The embattled biotech Celldex Therapeutics, Inc. (CLDX -1.70%) may seem like a compelling bargain at the moment in light of its diverse oncology-oriented pipeline, and meager market cap of $382 million. Even so, the market has shown far more interest in the cancer specialists Ariad Pharmaceuticals (NASDAQ: ARIA) and Exelixis (EXEL 0.35%) over the last 12 months, and perhaps for good reason:
Let's take a deeper look to find out why.
Ariad's buyout chances are heating up
It's no secret that Ariad's management has been trying to fetch a reasonable offer for the company for a while now and that they stepped up their efforts to find a buyer after the company's flagship blood cancer drug Iclusig exhibited a tendency to increase the risk of serious blood-clotting events, resulting in a stricter label.
Despite what seems like tepid interest from potential buyers in the past, Ariad may, in fact, now be a viable buyout candidate for three reasons. First off, the biotech recently shored up its balance sheet by signing a European licensing deal with Incyte Corp. for Iclusig in return for $140 million upfront, potential milestone payments, and royalties on future sales.
Next up, Ariad could be headed for a successful regulatory filing for its second-line ALK+ non-small cell lung cancer (NSCLC) drug candidate brigatinib in the first half of 2017. Although this second-line indication won't be a major value driver for the company, Ariad is pursuing a front-line indication for brigatinib in ALK+ NSCLC that has the potential to drive sales into the multibillion-dollar range.
The third leg of the story is the current M&A environment. Big pharma and blue chip biotechs have shown an express interest in acquiring oncology companies of all shapes and sizes this year, and many companies are absolutely flush with cash to pursue a variety of targets. Moreover, bigger companies have been more than willing to take on debt in this era of record-low interest rates to flesh out their oncology pipelines and product portfolios. So, if Ariad does add a second product to its rare cancer drug portfolio via brigatinib, the company could certainly garner some interest in this M&A-conducive environment.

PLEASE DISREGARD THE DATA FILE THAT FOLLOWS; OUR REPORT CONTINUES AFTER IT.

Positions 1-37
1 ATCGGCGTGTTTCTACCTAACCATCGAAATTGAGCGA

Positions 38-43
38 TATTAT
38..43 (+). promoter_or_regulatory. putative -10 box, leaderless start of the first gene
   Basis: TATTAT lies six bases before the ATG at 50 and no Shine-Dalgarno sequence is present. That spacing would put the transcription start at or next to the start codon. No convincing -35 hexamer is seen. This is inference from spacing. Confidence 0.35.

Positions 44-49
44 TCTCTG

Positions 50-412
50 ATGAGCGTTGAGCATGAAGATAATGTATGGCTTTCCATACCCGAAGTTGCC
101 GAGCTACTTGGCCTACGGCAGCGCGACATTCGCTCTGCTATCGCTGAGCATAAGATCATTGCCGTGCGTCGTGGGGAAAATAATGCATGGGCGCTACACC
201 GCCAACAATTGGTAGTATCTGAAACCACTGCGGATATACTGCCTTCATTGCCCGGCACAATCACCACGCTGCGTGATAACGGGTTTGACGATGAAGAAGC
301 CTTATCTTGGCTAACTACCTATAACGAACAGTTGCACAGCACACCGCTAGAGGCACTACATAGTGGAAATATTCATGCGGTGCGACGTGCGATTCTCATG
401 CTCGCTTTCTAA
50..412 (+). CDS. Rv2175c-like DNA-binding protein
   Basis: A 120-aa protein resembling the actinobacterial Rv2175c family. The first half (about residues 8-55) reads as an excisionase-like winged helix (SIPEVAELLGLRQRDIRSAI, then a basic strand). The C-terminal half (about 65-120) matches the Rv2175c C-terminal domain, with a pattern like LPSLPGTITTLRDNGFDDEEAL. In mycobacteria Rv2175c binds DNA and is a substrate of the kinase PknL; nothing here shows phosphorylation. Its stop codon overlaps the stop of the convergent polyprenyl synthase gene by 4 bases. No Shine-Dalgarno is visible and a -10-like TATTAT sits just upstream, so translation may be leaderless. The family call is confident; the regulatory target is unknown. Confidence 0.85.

Exelixis is soaring on a run of positive clinical and regulatory updates
Exelixis stock has been tearing higher over the last year on a second regulatory approval for its tyrosine kinase inhibitor cabozantinib (brand names: Cabometyx and Cometriq) in second-line kidney cancer, along with a green light from the FDA for its advanced melanoma treatment Cotellic that was co-developed with cancer giant Roche.
Now, the company and its shareholders are eagerly awaiting cabozantinib's pivotal stage readout in advanced liver cancer that should take place sometime in 2017. The good news is that cabozantinib recently cleared the first interim analysis in its advanced liver cancer trial, allowing the trial to proceed to its second interim analysis scheduled to take place when 75% of the planned 621 events occur for the primary endpoint of overall survival. Before then, however, investors will get a more detailed look at cabozantinib's mid-stage trial dubbed CABOSUN for the treatment of front-line treatment for kidney cancer via an upcoming presentation at the European Society for Medical Oncology meeting on Oct. 10.
Putting these exciting clinical catalysts aside for the moment, the big-picture issue is that Exelixis' top line is forecast to grow by over 400% over the course of 2016 to 2017 because of these positive regulatory developments for cabozantinib and Cotellic, respectively. And as an added bonus, some analysts even think that the company's growth could be high enough to propel it into cash-flow-positive territory within the next year, which would be a major accomplishment for a biotech with a robust clinical pipeline that's making inroads on multiple fronts right now.
Is it time to buy these two cancer specialists?
Ariad and Exelixis are both far less risky cancer plays than Celldex based on the simple fact that each of these companies has filed a successful regulatory application and is now generating revenue. But that doesn't necessarily mean they are screaming buys after doubling over the last year. After all, Ariad and Exelixis both appear to be trading at somewhat stretched valuations at the moment, relative to their near-term growth prospects, meaning that it would probably require a buyout offer to push their stocks much higher in the near term -- and that's never a solid reason to buy a stock.
Having said that, Ariad and Exelixis do offer some intriguing growth scenarios in the years ahead based on the prospects of their respective clinical pipelines, perhaps making them worthwhile buys for investors willing to take the long view.